People in the UK aged 50 or over will start to receive “wake up” packs every five years under proposals published today by the Financial Conduct Authority (FCA).
The chief City regulator wants the packs to include a one-page headline document, setting out the options for people as they consider whether to access their retirement savings under the pension freedoms put in place by George Osborne, the former chancellor, three years ago.
The packs will also include appropriate risk warnings aimed at preventing people from blowing their savings.
It is one of a number of proposals published by the FCA as part of its “retirement outcomes review”.
Others include making firms include a one-year-charge amount in the policy illustrations they send out to make sure customers have more information about the charges they could rack up when accessing their pension savings.
The charges applied to products, where someone takes money (or “draws down”) from their pension pot, but remains invested, are particularly opaque.
Previously, before the freedoms, savers had to buy an annuity – a kind of insurance policy providing a regular and set income over a set period of time.
These had become unpopular, because with interest rates at an all-time low, the rates provided by annuity providers were becoming increasingly unattractive.
The FCA said today there remains much ignorance concerning pensions drawdown.
Image: The FCA found people were not shopping around for the best way to take out their tax-free cash
It said that one in three customers who had recently taken out a drawdown product knew where their money was being invested and that some drawdown customers could be receiving 37% more retirement income by investing in a number of assets rather than cash. A third of pension pots were being accessed without any advice being taken.
The FCA added: “We have seen that many consumers, particularly when focused on taking their tax-free cash (a quarter of a retiree’s pension pot may be accessed on a tax-free basis), take the ‘path of least resistance’ and enter drawdown with their existing provider.
“We expect levels of engagement to increase over time as pot sizes grow.
“However, as pots become bigger, those who do not engage effectively could lose out on income in retirement, through poor investment choices or paying higher fees and charges.”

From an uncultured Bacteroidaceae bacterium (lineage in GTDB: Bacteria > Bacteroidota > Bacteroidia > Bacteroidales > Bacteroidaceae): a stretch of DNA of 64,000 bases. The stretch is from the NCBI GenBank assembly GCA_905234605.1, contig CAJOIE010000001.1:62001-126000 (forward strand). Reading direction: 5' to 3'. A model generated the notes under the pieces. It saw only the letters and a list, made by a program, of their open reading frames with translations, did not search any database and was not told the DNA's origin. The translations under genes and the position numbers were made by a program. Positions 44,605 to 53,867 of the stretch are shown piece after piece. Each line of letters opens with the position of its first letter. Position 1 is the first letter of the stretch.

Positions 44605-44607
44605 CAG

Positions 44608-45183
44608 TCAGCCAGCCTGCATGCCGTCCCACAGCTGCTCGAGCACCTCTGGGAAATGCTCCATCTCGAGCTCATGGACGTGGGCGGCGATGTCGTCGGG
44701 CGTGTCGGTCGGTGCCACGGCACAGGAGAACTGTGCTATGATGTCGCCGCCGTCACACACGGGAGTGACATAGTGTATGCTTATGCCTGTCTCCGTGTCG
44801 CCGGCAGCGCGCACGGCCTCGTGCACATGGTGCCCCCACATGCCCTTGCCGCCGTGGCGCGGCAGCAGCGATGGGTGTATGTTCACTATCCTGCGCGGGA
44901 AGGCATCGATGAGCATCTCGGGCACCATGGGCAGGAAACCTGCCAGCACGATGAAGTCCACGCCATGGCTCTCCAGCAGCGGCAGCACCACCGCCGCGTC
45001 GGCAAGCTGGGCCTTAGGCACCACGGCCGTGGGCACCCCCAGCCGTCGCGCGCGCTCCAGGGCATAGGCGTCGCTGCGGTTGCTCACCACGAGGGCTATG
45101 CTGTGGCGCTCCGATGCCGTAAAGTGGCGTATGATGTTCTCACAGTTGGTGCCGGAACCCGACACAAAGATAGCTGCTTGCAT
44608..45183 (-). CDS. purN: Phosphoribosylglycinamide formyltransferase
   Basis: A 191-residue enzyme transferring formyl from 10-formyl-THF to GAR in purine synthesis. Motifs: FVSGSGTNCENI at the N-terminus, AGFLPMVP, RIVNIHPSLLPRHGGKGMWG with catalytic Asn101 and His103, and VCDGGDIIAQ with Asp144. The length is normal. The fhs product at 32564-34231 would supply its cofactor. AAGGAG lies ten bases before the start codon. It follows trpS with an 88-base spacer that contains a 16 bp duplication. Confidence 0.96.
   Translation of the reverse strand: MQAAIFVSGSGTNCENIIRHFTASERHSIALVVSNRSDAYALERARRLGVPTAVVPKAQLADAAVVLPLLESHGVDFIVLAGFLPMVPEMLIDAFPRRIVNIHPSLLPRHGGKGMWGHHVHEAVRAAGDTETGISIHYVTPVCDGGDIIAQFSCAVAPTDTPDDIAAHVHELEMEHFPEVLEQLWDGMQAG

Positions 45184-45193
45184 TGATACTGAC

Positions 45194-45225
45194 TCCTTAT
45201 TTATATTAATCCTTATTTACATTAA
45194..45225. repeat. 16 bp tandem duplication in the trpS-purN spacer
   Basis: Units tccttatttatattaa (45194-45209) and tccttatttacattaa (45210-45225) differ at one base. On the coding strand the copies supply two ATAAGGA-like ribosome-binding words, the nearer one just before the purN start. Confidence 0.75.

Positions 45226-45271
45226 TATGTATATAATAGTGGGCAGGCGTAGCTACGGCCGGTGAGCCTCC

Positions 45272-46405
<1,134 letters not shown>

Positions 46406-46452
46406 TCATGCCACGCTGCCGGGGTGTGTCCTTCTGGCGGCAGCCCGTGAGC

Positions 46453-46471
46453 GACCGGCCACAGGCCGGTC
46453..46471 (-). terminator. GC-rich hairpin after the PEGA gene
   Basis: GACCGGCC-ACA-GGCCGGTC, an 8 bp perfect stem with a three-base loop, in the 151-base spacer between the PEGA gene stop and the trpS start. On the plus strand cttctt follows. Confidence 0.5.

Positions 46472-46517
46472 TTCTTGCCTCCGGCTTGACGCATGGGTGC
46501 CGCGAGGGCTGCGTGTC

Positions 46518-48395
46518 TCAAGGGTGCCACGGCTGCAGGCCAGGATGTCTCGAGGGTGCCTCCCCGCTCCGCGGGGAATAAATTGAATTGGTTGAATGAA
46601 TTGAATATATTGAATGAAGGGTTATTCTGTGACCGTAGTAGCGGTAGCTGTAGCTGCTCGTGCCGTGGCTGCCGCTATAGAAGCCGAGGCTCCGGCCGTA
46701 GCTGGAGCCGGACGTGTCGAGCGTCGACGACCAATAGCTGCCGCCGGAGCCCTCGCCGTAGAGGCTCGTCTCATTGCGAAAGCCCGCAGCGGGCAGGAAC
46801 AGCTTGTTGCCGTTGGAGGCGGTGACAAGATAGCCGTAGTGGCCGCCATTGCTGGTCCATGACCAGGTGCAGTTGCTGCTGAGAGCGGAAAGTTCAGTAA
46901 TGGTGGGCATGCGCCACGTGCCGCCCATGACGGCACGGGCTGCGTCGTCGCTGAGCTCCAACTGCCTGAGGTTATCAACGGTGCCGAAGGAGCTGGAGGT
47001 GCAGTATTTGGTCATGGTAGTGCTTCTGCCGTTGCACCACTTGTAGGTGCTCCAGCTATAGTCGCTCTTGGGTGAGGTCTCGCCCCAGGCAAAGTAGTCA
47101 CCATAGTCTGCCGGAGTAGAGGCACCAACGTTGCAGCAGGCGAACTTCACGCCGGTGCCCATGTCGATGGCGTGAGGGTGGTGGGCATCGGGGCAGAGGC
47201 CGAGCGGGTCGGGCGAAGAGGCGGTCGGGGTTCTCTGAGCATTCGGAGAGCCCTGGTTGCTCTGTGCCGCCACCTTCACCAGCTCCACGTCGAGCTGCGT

Central to what the FCA is proposing is more information that sets out to consumers how to access their pension pot, what their options are, and whether they want to buy an annuity or take out a drawdown product.
It would provide them with three ready-made drawdown investment solutions, or pathways.
These would be: “I want my money to provide an income in retirement”; “I want to take all my money over a short period of time”; or “I want to keep my money invested for a long period of time and may want to dip into it occasionally”.
That there is a greater need for information is not in doubt.
Image: The advice would help people make better decisions for their future, the FCA says
The FCA found, preparing the review, that a third of people using drawdown had no hands-on investment experience and that two in five of such people had received no advice.
Half of these people who had taken no advice said they had assumed drawdown would be simple. And nearly a third of them claimed they were confident in their investment decisions despite their previous lack of investment experience.
There is no doubt that what the FCA is proposing today makes sense.
The pensions freedoms have undoubtedly been popular but the proportion of customers not taking any advice is shocking, and so is the evidence on how much more money they could be receiving from their retirement savings were they to do so.
That one third of people entering drawdown without taking advice are simply leaving their money in cash beggars belief.
No one wants a nanny state but such people need saving from themselves.
There is also a need for greater clarity around charges applied to drawdown products.
Astonishingly, the FCA found as many as 44 different charges, with the charges themselves ranging from 0.4% to 1.6% a year. The regulator is not currently proposing to cap charges – but it remains an option.
This is probably the correct call, for now.
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The evidence is that, although charges can be slightly higher in some cases, they may be worth paying if the retiree is getting more personalised advice that generates a better investment return for them.
But the FCA is wise to retain the option of capping charges – if at least to keep the industry on its toes.